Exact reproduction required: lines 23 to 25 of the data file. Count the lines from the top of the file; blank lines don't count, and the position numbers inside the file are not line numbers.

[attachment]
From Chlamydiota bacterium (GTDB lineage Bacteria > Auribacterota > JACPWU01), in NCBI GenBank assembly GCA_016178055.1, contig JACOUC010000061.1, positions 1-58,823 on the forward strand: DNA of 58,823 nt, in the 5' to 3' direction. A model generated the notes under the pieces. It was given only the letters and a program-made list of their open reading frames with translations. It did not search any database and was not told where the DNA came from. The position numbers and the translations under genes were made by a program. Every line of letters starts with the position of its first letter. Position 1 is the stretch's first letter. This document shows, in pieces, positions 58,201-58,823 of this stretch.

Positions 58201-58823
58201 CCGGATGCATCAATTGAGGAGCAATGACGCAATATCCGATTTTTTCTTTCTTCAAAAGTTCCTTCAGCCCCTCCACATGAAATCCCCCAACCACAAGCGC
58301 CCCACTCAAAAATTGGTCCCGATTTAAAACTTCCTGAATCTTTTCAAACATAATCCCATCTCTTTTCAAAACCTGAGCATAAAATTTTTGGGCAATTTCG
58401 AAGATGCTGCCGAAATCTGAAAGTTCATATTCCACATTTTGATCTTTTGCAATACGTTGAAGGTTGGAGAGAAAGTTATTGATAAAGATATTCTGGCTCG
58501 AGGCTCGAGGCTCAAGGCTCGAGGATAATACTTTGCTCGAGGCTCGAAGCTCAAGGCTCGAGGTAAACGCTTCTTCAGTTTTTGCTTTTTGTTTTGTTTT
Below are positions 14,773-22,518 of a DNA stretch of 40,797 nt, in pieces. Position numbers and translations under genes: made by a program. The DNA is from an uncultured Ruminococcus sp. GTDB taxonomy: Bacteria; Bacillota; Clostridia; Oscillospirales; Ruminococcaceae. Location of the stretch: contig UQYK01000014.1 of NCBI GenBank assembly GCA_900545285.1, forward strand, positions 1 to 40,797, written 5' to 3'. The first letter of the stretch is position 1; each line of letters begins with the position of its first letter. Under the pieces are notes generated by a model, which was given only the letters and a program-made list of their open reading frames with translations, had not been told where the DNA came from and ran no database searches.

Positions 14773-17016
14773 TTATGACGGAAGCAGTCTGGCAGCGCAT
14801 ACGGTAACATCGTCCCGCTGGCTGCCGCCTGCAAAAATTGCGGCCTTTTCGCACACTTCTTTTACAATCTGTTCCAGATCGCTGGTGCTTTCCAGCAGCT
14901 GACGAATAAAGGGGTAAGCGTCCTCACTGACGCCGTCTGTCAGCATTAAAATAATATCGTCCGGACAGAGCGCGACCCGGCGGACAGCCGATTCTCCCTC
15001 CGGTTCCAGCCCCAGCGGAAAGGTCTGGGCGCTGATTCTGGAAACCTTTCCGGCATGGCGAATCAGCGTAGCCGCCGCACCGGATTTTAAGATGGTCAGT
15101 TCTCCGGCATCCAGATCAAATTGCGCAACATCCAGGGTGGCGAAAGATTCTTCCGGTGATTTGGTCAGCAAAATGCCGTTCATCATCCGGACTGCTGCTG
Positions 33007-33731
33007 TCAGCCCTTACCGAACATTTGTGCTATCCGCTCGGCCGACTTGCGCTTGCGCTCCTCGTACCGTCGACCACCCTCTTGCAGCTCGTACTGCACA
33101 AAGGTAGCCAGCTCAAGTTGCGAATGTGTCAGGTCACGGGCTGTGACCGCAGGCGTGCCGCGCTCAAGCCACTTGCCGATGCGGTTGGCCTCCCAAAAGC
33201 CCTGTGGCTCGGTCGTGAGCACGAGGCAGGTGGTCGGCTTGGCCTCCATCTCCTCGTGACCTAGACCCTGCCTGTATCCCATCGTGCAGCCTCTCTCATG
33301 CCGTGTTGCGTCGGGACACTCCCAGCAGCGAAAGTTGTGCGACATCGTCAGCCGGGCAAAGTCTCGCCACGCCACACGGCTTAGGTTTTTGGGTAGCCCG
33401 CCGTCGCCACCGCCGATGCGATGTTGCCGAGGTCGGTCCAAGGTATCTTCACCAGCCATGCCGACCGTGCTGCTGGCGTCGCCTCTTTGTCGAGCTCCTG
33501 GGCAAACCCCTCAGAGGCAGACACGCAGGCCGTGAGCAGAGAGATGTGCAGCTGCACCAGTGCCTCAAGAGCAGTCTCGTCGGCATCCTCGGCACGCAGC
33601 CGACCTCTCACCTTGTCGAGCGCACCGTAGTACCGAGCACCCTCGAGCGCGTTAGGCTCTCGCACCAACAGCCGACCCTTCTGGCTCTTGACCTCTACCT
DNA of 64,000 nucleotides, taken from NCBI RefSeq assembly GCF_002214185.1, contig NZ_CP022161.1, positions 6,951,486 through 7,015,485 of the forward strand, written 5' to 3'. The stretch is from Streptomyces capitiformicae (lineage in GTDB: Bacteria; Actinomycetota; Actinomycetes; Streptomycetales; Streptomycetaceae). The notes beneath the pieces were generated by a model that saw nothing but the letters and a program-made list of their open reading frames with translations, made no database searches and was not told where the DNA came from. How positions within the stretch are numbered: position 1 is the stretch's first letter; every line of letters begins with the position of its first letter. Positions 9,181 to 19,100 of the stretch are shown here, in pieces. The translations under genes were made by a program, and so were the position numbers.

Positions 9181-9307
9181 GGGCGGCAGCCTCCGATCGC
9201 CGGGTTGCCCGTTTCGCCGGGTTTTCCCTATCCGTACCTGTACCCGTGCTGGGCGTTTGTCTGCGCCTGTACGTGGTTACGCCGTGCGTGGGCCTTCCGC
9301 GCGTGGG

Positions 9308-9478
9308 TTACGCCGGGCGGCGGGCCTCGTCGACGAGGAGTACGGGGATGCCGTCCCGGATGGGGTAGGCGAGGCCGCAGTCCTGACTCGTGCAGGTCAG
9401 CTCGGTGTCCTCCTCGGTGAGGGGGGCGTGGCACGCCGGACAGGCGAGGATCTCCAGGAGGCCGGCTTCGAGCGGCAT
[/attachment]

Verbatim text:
Positions 9181-9307
9181 GGGCGGCAGCCTCCGATCGC
9201 CGGGTTGCCCGTTTCGCCGGGTTTTCCCTATCCGTACCTGTACCCGTGCTGGGCGTTTGTCTGCGCCTGTACGTGGTTACGCCGTGCGTGGGCCTTCCGC